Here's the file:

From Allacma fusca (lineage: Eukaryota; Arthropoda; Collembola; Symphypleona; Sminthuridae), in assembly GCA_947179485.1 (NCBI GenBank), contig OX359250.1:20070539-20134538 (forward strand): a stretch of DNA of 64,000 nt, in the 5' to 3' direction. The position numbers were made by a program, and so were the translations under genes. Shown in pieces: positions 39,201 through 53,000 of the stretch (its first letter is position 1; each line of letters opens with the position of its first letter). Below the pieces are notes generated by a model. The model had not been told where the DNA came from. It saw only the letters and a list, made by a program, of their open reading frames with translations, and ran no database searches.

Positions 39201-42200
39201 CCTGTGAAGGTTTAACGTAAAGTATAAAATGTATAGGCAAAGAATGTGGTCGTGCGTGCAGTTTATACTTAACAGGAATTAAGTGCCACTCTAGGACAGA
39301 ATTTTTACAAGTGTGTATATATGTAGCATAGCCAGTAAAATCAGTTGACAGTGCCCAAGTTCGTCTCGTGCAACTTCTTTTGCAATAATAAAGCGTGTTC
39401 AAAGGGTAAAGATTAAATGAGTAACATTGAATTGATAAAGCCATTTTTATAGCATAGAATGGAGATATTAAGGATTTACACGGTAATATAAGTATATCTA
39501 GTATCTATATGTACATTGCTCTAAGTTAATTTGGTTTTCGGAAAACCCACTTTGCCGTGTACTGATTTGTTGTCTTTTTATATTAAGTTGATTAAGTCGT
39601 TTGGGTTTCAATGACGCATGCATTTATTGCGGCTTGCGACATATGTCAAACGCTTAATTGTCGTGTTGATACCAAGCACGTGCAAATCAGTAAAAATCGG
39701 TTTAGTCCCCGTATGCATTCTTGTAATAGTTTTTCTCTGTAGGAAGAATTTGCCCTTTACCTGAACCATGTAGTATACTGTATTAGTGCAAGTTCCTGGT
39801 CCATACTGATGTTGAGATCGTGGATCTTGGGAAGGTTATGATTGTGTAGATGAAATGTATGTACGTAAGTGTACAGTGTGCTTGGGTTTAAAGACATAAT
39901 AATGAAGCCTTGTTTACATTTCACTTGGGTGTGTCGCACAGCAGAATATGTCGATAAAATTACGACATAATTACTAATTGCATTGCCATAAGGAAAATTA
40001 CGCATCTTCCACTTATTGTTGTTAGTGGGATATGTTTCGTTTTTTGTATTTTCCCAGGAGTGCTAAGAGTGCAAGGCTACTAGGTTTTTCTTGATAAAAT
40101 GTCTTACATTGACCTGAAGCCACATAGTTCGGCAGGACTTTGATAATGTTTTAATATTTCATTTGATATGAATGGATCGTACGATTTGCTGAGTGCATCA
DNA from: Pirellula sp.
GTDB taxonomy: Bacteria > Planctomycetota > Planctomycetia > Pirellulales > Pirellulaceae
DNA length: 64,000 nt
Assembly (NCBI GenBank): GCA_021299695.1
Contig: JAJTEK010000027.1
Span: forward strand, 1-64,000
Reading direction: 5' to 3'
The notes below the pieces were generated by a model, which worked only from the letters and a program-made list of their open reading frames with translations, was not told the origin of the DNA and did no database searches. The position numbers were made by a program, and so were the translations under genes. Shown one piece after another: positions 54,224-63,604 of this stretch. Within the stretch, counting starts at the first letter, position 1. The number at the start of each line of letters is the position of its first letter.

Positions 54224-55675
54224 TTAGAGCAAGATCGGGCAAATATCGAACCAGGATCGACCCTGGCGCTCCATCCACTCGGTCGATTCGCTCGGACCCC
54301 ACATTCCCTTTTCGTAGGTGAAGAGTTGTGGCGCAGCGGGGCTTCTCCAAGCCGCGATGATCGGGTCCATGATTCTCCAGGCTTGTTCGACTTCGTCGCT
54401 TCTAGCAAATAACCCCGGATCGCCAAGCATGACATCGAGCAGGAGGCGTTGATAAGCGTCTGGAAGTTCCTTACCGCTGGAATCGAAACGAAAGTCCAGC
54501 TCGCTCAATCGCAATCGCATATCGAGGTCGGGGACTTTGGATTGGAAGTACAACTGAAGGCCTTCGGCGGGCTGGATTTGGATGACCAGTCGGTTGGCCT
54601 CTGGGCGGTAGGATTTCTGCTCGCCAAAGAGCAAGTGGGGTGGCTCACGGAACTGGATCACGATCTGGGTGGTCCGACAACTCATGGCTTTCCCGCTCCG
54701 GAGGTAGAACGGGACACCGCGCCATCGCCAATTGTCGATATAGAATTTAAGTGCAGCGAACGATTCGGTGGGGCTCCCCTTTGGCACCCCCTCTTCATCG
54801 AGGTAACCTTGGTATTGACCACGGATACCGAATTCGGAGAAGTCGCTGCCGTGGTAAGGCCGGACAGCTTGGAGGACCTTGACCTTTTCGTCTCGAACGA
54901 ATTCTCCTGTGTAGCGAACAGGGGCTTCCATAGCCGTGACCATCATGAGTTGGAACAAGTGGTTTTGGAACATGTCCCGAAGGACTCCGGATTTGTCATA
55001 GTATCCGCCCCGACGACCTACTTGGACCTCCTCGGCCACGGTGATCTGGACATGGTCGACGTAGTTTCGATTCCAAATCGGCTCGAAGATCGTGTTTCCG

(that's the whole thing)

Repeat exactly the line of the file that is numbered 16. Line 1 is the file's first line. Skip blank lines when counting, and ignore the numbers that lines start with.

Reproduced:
Assembly (NCBI GenBank): GCA_021299695.1